Sports First Responder Level 3 (VTQ)

201 videos, 10 hours and 55 minutes

Course Content

Cardiac Arrest and CPR Overview

Video 44 of 201
5 min 46 sec
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Understanding Cardiac Arrest: Importance of Prompt Response


Cardiac arrest, characterized by the cessation of heart function, is often confused with a heart attack (myocardial infarction or MI). It's crucial to distinguish between the two as they represent distinct medical emergencies.

Heart Attack (Myocardial Infarction)

A heart attack occurs when a blood vessel supplying the heart muscle becomes blocked, resulting in damage to the heart muscle itself. This condition may or may not present with symptoms such as chest pain and can lead to a cardiac arrest if severe.

Cardiac Arrest

In cardiac arrest, the heart stops functioning, causing an immediate cessation of blood circulation. This results in hypoxia, cyanosis, and eventual death if not promptly addressed.

Recognizing Cardiac Arrest

In a suspected cardiac arrest, the primary focus is on determining whether the patient is breathing:

  • Check for Breathing: Conduct a quick assessment (look, listen, feel) for no more than 10 seconds. Absence of breathing indicates a cardiac arrest.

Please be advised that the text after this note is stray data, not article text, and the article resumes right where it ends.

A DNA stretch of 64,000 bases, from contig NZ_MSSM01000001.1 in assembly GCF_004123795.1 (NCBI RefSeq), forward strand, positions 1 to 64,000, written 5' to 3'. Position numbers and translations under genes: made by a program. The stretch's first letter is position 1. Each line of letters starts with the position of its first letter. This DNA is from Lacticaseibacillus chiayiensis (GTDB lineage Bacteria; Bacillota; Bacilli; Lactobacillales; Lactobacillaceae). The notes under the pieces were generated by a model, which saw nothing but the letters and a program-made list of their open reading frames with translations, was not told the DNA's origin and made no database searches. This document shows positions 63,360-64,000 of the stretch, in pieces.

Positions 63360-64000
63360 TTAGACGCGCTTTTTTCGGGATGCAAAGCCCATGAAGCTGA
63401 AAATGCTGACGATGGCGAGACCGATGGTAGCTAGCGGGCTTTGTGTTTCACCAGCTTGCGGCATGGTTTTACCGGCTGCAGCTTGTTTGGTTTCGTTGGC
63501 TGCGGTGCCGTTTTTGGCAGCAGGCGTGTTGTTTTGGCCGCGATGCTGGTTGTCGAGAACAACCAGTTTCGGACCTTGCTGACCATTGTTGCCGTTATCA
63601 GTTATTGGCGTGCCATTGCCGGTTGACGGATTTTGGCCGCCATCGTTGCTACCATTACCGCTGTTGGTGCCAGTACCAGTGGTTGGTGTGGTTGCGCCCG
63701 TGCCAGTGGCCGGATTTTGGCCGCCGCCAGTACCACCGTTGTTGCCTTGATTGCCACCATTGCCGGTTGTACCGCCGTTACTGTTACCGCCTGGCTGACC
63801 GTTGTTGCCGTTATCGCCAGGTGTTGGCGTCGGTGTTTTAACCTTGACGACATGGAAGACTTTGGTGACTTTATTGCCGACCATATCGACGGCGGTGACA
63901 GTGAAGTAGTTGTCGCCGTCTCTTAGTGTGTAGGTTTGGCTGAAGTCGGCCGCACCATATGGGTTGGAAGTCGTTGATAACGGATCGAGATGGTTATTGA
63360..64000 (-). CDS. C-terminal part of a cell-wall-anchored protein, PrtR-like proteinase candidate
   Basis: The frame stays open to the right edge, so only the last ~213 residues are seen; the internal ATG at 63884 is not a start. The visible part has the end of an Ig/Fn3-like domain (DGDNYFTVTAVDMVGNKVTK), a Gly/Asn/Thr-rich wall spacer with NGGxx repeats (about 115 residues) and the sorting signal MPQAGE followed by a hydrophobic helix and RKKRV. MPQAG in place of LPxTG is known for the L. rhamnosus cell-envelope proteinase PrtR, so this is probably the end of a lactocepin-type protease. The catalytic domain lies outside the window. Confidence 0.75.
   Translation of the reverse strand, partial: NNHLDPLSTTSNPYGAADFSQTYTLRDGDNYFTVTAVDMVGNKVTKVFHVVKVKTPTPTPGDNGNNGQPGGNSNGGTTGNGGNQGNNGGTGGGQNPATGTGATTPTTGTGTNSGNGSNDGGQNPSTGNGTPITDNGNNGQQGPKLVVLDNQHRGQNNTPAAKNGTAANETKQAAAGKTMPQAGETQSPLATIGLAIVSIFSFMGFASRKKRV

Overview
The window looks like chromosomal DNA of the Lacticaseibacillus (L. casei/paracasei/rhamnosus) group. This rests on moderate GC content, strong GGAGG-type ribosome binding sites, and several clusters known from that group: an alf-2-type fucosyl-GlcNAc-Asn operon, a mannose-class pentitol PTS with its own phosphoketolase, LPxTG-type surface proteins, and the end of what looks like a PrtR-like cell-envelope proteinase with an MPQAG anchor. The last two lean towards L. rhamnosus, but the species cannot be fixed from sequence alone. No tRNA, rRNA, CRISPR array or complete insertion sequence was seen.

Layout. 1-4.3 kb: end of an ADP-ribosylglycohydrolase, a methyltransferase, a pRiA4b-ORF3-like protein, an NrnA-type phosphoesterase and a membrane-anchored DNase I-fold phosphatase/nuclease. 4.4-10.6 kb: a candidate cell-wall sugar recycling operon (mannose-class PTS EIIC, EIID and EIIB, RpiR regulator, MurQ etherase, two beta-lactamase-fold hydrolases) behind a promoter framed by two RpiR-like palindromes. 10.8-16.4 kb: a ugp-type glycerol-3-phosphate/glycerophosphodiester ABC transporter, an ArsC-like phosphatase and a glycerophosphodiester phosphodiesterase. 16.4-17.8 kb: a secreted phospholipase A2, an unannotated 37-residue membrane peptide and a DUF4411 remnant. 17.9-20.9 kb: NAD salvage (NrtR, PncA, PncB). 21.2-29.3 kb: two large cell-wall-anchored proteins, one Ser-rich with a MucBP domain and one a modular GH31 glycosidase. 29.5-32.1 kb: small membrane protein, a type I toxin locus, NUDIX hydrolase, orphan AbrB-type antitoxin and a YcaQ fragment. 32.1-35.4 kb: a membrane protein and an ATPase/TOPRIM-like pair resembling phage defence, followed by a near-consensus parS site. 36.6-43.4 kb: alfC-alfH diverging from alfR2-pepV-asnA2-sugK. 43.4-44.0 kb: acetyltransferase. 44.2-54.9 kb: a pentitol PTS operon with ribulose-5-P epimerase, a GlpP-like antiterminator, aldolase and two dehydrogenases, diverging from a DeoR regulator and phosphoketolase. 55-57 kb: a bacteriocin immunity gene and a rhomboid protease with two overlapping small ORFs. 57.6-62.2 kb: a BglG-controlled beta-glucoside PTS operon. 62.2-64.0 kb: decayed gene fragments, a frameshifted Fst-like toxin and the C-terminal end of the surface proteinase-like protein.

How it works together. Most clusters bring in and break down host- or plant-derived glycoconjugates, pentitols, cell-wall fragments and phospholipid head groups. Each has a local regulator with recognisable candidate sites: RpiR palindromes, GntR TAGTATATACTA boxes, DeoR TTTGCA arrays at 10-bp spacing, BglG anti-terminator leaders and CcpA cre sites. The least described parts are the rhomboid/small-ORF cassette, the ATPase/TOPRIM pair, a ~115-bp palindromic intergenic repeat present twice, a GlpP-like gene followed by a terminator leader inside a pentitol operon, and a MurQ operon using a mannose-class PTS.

• Agonal Gasping: Be aware that agonal gasping, characterized by irregular and labored breaths, may occur in some cases of cardiac arrest.

Immediate Response

If cardiac arrest is confirmed:

  • Commence CPR: Begin chest compressions immediately to manually pump oxygenated blood to vital organs.
  • Use AEDs: Consider using automatic external defibrillators (AEDs) to restore heart function.

Importance of Effective CPR

Efficient chest compressions are vital as they maintain blood flow to the brain, preserving neurological function and increasing the chances of successful resuscitation.


Cardiac arrest is a life-threatening emergency that requires prompt recognition and intervention. Always prioritize safety, conduct thorough checks, and follow established protocols to improve patient outcomes.

Learning Outcomes:
  • IPOSi Unit two LO1.2, 1.3, 1.4, 2.1, 2.2 & 2.3